Netanyahu thanked the leaders of the Arab world for supporting the agreement on Friday, writing on his Twitter account, “I thank Egyptian President al-Sisi, and the governments of Oman and Bahrain for their support of the historic peace agreement between Israel and the United Arab Emirates.”
“The agreement expands the circle of peace and benefits the entire region,” Netanyahu wrote.
Sources in Washington and Jerusalem said the Trump administration is in talks with other Gulf States to reach normalization agreements with Israel. Bahrain is likely to be next, to the extent that there was a chance they would have announced normalization before the UAE.
The US president also mentioned Iran, about which the UAE and other Gulf States share concerns with Israel, saying that he will make a deal with them “within 30 days” if he wins the election. Trump said the Iranians are “dying to make a deal,” but would prefer that it be with the Democratic candidate for president, Joe Biden, “because that would be like a dream” for them. Trump’s Special Adviser Jared Kushner clarified that the deal would not allow Iran to obtain nuclear weapons.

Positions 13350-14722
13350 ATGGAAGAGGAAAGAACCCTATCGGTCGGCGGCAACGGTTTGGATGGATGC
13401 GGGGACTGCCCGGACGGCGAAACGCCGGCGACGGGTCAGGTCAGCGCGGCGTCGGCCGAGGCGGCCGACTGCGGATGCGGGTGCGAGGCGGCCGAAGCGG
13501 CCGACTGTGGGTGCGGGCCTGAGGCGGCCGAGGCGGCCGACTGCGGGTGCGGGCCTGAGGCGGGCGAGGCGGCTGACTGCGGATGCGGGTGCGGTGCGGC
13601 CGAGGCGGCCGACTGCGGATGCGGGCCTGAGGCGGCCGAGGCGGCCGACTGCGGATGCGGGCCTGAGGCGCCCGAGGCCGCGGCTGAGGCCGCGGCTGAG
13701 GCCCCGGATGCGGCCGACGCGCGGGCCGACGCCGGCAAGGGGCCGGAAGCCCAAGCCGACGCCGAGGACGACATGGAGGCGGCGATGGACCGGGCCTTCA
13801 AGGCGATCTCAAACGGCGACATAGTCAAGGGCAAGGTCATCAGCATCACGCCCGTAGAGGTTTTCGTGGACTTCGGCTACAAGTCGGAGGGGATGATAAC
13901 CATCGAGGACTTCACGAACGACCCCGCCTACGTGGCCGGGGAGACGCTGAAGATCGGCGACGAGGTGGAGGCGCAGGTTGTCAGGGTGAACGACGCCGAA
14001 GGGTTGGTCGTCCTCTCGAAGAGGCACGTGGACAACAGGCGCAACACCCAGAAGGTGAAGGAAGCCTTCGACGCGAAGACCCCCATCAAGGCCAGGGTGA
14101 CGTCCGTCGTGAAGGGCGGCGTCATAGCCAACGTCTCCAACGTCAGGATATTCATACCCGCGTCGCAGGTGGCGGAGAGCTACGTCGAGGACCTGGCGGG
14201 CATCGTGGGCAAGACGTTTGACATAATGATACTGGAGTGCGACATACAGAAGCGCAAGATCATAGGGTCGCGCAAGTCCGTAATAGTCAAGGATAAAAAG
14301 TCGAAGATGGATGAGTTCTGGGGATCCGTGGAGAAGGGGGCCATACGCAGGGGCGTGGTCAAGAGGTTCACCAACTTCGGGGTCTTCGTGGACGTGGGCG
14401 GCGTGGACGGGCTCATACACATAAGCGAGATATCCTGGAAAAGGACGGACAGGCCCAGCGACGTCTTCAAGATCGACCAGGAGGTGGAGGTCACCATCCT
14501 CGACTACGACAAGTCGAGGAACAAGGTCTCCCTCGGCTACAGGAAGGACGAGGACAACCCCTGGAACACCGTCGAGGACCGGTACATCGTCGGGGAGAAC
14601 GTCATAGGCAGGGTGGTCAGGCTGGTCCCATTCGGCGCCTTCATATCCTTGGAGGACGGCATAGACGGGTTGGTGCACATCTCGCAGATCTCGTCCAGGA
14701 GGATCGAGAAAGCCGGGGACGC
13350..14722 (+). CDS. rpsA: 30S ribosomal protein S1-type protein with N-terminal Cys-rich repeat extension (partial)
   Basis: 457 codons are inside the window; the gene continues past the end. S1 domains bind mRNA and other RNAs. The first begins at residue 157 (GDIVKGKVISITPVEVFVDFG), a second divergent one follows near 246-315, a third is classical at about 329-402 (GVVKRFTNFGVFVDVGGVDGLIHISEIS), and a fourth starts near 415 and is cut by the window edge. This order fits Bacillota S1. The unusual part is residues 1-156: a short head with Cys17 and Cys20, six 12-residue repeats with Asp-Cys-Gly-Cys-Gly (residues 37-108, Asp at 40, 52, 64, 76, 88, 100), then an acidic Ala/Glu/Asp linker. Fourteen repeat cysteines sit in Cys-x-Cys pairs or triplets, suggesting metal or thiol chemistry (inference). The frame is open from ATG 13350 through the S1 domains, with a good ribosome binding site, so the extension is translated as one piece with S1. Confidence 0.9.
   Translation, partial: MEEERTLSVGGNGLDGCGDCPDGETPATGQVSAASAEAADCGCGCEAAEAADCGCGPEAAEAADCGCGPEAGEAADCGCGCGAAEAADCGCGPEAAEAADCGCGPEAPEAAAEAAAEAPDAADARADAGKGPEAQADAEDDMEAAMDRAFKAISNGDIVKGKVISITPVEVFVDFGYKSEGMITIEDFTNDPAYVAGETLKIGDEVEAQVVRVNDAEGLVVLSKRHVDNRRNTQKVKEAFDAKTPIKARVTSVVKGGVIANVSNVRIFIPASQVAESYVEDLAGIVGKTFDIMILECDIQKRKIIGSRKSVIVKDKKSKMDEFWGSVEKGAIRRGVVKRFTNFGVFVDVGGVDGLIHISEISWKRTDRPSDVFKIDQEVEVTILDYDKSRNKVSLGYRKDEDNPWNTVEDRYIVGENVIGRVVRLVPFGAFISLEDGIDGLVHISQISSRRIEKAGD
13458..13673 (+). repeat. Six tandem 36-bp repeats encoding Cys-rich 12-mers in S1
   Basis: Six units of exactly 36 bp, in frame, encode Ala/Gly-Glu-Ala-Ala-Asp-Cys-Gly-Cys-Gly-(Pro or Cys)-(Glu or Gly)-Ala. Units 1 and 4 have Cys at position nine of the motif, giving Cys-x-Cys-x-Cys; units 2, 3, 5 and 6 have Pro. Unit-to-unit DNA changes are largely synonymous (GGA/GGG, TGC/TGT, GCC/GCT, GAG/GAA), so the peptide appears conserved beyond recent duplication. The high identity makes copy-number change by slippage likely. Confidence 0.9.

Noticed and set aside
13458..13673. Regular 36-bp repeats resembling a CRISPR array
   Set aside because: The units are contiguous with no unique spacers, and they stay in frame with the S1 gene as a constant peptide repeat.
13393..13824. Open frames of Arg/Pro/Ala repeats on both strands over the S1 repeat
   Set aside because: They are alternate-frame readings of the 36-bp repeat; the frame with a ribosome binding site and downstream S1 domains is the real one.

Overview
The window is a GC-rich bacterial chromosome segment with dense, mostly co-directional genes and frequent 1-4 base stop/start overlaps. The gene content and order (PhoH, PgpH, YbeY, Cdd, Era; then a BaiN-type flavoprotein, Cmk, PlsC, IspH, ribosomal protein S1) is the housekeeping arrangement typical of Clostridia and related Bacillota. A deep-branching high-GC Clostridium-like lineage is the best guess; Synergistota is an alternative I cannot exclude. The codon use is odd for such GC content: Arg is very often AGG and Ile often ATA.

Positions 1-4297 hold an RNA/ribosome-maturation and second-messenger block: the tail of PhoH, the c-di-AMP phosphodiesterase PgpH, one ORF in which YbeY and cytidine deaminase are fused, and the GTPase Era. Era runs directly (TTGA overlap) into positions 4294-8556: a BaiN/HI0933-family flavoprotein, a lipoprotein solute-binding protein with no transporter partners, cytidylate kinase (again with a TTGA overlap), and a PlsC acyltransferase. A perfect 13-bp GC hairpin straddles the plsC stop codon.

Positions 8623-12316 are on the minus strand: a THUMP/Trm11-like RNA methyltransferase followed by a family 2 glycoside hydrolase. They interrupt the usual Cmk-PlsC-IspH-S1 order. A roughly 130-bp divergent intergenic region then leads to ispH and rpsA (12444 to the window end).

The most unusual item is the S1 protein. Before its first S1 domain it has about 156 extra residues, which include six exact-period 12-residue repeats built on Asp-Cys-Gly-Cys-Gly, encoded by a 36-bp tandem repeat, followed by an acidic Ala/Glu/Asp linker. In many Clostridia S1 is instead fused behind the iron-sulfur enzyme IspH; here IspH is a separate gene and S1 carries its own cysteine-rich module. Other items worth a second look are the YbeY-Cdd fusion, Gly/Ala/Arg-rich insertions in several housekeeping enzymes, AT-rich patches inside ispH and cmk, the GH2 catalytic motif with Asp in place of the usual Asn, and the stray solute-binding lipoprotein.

Netanyahu remarked that the moves towards normalization were kept tightly under wraps because Iran would have liked to sabotage them.
Iran has played a major role in the closer ties between Israel and Gulf States since the previous US government and other world powers signed the nuclear deal with Tehran in 2015. The countries began cooperating on national security and that moved to other issues after trust was built between them, to the point that an American source said normalization seemed inevitable.
As a reaction, Iran’s Foreign Minister declared to the state news agency IRNA that the deal was “dangerous and illegitimate.” He said that “this is stabbing the Palestinians in the back and will strengthen the regional unity against the Zionist regime.”
“The shameful measure of Abu Dhabi to reach an agreement with the fake Zionist regime (Israel) is a dangerous move and the UAE and other states that backed it will be responsible for its consequences,” the statement added, according to IRNA.